Oh, and speaking of world-rules, the vampires of Testament are literally transparent. The longer they spend as a vampire, the more you can see through their skin to their musculature, like creepy, cave-dwelling fish. The book explains it like this:

The creatures can not hold pigmentation in their skin nor eyes. Their entire existence is the constant dispelling of their pigmentation.
If someone could tell us what the Hell that even means, we’d be grateful.

(That little gem is from Known Vampire Biology, btw, which is a real book in Testament!world. We get vampire fun facts from it between every chapter, usually providing information we already learned several pages earlier. It’s not redundant at all.)

Anyway, a year later, Jack shows up. Jack is Thomas’ maker (the aforementioned silky haired creature that attacked him after the robbery), and after a year of observing Thomas from afar, he decides it’s time to step in and answer any outstanding questions he might have. Initially, he tries to mentor Thomas (which involves sharing a chapter or so of his own origin story), and steer him away from his habit of murdering humans, but out hero isn’t having any of that nonviolence nonsense, so Jack cautions him to at least keep the vampiric involvement under wraps, since there are the Volturi vampires out there who don’t want attention being drawn to their existence. Also, they are very anti-religious. Thomas completely ignores him takes it under advisement, and life goes on.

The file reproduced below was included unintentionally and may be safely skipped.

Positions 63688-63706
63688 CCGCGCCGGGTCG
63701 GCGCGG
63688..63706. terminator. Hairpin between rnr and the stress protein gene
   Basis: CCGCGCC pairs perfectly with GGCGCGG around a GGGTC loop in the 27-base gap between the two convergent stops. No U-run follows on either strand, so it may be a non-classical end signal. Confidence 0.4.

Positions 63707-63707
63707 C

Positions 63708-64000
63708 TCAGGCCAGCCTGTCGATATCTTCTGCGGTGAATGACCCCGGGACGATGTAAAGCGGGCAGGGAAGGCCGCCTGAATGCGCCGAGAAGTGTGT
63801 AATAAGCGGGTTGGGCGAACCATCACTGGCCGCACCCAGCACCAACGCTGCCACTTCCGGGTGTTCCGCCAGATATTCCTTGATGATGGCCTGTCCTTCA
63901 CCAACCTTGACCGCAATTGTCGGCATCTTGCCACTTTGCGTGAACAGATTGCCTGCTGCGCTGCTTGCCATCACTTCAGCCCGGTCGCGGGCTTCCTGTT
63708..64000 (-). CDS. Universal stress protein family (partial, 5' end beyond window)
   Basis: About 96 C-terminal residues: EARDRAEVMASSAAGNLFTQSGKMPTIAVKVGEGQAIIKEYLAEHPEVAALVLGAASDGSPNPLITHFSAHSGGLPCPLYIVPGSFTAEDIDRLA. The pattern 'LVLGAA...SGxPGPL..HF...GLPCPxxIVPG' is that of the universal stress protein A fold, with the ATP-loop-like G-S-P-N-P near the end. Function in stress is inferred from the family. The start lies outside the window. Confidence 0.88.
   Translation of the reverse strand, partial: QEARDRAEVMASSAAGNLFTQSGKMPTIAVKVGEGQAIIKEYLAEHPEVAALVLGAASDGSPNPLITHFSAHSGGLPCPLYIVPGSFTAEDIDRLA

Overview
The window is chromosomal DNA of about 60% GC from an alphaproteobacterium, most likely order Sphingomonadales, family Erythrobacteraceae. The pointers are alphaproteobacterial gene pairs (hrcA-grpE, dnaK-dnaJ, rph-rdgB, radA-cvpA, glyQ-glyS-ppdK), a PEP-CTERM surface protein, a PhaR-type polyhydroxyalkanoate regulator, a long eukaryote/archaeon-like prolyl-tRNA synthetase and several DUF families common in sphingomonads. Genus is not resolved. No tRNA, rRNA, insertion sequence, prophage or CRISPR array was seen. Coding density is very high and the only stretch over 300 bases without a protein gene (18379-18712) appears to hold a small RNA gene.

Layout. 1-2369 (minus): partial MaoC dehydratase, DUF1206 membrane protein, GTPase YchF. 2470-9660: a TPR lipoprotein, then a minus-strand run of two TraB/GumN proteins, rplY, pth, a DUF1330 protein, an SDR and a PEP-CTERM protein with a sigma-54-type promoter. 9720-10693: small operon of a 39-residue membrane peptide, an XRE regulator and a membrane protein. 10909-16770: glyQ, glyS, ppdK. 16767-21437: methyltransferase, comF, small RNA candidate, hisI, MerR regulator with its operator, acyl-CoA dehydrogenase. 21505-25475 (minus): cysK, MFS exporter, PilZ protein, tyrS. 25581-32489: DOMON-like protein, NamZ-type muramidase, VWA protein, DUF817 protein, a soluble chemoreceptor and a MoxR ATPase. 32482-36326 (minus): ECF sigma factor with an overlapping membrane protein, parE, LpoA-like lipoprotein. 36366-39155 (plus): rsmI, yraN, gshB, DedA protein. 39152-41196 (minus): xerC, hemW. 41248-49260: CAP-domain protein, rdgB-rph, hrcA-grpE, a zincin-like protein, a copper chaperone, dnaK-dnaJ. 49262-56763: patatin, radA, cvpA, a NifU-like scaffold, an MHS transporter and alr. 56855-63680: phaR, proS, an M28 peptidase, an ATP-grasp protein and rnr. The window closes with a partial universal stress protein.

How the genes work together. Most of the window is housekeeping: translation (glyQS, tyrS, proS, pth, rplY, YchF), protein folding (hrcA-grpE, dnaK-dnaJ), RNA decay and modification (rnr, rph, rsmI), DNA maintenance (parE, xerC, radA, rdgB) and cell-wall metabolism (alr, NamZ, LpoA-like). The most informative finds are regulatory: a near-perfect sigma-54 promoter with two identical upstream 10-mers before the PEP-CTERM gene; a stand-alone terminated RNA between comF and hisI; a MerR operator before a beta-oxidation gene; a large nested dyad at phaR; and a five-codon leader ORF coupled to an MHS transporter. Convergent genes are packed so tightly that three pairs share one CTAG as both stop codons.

To be honest, we liked Jack…sort of. He thinks Thomas is annoying, and anyone who doesn’t like Thomas is cool with us. But then he starts buying into Thomas’ crazy, and our respect for him wanes. Damn.